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What Is Involved in Meteorologist Training?

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  • Written By: K. Kinsella
  • Edited By: Shereen Skola
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  • Last Modified Date: 24 November 2016
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Meteorologists study the Earth's atmosphere and create weather forecasts for travel companies, government agencies, television networks and other entities. Typically, meteorologist training begins when a high school graduate enrolls in a meteorology related undergraduate degree program and in some instances, this course is followed by enrollment in an advanced degree program. After college, on-the-job meteorologist training involves new recruits learning how to use certain types of software and how to interpret satellite data.

Many employers require applicants for meteorologist positions to have studied the science in college although some firms accept applicants who studied mathematics or physics, as long as these people took some meteorology classes while in college. The exact job responsibilities of people employed in this field varies as do the academic requirements for each role. Government agencies are often concerned with tracking climate change in which case an applicant for one of these roles may have to complete an advanced degree in climatology. Shipping firms are mostly concerned with weather conditions at sea in which case meteorologists applying for these firms may need to have studied marine meteorology. In some instances, employers prefer to promote from within which means that an existing employee may be required to take a master's degree that focuses on one aspect of the science prior to moving into a more specialized role.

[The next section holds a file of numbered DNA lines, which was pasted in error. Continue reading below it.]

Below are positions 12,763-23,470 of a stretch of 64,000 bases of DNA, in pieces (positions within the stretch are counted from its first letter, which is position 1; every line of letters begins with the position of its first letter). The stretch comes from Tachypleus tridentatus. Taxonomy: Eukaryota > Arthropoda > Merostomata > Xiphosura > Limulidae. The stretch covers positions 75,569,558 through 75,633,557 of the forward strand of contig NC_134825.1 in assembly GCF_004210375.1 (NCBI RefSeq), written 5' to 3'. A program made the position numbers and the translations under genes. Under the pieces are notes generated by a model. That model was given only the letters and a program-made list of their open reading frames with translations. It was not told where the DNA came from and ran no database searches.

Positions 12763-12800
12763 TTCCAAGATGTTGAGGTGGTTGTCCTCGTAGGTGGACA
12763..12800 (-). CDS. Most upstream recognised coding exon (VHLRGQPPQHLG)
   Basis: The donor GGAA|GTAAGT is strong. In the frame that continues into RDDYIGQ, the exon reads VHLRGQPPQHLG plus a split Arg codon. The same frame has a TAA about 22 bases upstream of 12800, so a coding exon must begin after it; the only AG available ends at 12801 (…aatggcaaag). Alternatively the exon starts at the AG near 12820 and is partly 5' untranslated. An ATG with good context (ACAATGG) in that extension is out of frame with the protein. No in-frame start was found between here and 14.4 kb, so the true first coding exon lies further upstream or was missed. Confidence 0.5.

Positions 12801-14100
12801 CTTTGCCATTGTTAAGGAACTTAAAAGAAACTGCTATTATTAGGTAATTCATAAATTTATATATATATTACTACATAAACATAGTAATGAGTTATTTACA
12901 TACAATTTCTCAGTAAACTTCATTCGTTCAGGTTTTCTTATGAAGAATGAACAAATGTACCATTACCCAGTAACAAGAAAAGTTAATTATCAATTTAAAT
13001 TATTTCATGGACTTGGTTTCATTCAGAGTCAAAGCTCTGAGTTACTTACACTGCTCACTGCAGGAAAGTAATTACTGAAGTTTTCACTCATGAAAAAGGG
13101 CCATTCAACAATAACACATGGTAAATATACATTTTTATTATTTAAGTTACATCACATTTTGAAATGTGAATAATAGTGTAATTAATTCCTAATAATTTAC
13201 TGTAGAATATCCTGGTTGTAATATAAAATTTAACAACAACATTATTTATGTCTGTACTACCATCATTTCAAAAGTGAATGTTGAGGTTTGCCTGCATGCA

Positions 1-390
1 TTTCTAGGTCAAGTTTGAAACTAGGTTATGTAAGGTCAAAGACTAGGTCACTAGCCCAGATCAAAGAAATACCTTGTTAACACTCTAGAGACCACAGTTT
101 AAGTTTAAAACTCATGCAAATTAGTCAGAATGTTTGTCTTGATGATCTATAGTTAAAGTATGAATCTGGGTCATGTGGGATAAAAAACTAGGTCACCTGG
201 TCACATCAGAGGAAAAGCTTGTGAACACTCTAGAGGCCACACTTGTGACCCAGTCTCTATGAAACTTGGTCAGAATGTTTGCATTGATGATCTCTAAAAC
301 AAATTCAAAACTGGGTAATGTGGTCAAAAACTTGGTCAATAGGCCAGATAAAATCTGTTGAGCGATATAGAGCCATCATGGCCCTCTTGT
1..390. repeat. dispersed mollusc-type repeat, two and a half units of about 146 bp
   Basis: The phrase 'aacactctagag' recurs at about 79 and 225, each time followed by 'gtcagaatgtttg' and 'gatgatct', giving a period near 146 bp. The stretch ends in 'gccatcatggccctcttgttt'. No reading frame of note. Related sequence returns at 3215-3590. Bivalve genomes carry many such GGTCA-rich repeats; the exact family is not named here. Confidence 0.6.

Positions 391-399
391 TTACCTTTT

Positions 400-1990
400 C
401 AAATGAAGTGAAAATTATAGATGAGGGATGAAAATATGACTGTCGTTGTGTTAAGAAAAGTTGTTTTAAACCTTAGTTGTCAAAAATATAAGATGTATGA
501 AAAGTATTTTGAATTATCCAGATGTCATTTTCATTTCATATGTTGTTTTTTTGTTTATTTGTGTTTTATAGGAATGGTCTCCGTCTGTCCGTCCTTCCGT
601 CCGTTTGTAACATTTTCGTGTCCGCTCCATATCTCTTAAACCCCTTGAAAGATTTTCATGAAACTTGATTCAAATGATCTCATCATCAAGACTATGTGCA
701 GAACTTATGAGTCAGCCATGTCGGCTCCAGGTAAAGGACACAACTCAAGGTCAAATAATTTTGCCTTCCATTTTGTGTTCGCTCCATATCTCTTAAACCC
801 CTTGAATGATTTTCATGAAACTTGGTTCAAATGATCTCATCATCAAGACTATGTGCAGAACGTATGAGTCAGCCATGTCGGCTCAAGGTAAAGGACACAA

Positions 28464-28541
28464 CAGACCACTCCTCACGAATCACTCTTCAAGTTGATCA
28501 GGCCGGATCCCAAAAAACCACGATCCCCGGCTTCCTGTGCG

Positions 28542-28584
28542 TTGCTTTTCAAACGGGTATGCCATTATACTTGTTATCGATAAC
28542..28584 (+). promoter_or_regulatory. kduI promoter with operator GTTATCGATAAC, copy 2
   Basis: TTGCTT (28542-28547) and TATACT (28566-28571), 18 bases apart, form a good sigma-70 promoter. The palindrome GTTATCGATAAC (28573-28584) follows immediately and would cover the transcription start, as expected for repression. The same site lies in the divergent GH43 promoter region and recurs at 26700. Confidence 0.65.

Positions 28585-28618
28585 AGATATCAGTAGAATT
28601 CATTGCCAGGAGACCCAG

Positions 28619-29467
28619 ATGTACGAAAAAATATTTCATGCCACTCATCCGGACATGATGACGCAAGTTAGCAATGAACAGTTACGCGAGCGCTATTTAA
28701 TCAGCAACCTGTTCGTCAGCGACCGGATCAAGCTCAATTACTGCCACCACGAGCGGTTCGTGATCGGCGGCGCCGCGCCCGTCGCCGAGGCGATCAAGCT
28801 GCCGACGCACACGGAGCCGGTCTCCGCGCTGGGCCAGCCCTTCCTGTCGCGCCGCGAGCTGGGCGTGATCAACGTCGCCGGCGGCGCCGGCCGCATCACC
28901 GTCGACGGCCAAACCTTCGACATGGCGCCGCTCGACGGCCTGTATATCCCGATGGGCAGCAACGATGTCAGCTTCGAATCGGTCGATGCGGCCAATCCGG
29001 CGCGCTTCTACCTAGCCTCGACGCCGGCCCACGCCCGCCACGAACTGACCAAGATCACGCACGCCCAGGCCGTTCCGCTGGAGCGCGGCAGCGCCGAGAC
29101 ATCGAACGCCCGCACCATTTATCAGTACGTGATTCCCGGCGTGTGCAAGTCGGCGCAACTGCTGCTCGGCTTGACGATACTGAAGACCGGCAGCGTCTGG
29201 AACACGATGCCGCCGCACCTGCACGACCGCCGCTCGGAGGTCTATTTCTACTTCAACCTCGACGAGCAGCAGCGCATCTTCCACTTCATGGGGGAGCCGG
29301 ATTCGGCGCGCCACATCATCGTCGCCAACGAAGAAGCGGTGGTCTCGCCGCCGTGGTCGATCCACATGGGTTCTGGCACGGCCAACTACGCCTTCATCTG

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Beyond college, meteorologist training normally begins when a new recruit shadows an experienced forecaster. He or she is shown how to use computer programs that gather and process atmospheric data. These individuals are also taught various techniques for interpreting charts that detail weather patterns and atmospheric disturbances. As with many branches of science, meteorologists attempt to predict future events, and are typically concerned with creating theories rather than producing tangible facts. Therefore, those new in the position may be asked to review data pertaining to past weather forecasts and patterns to see how weather systems typically develop in certain areas.

In many instances, meteorologists are required to make presentations either on television, the radio or in front of committees who make decisions about changing travel routes or evacuating coastal areas during storms. Aside from science, meteorologist training often includes classes during which new recruits are taught how to efficiently gather and disseminate information. Forecasters are trained to use interactive devices that project weather maps onto screens and television networks usually require meteorologists to undergo some broadcast training during which they are taught how to stand and to address the audience, making forecasts easy to understand.

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